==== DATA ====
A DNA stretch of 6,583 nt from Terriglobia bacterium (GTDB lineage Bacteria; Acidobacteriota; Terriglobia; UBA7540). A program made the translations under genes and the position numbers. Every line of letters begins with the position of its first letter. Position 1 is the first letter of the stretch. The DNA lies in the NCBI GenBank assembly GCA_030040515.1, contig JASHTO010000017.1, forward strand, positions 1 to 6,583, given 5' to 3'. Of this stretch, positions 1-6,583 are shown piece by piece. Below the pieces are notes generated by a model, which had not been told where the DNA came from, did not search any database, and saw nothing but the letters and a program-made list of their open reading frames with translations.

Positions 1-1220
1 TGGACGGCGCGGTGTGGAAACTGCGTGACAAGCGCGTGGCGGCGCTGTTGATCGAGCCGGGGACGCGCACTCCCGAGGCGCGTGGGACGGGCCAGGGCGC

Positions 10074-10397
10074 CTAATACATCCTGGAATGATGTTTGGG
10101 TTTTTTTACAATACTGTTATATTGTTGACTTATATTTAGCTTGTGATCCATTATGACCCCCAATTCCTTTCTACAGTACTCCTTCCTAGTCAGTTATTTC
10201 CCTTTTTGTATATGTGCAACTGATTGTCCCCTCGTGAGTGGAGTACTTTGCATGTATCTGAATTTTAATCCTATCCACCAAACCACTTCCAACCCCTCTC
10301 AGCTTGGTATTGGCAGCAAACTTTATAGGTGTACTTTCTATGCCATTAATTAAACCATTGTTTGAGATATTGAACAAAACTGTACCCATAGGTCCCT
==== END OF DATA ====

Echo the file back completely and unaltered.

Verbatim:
A DNA stretch of 6,583 nt from Terriglobia bacterium (GTDB lineage Bacteria; Acidobacteriota; Terriglobia; UBA7540). A program made the translations under genes and the position numbers. Every line of letters begins with the position of its first letter. Position 1 is the first letter of the stretch. The DNA lies in the NCBI GenBank assembly GCA_030040515.1, contig JASHTO010000017.1, forward strand, positions 1 to 6,583, given 5' to 3'. Of this stretch, positions 1-6,583 are shown piece by piece. Below the pieces are notes generated by a model, which had not been told where the DNA came from, did not search any database, and saw nothing but the letters and a program-made list of their open reading frames with translations.

Positions 1-1220
1 TGGACGGCGCGGTGTGGAAACTGCGTGACAAGCGCGTGGCGGCGCTGTTGATCGAGCCGGGGACGCGCACTCCCGAGGCGCGTGGGACGGGCCAGGGCGC

Positions 10074-10397
10074 CTAATACATCCTGGAATGATGTTTGGG
10101 TTTTTTTACAATACTGTTATATTGTTGACTTATATTTAGCTTGTGATCCATTATGACCCCCAATTCCTTTCTACAGTACTCCTTCCTAGTCAGTTATTTC
10201 CCTTTTTGTATATGTGCAACTGATTGTCCCCTCGTGAGTGGAGTACTTTGCATGTATCTGAATTTTAATCCTATCCACCAAACCACTTCCAACCCCTCTC
10301 AGCTTGGTATTGGCAGCAAACTTTATAGGTGTACTTTCTATGCCATTAATTAAACCATTGTTTGAGATATTGAACAAAACTGTACCCATAGGTCCCT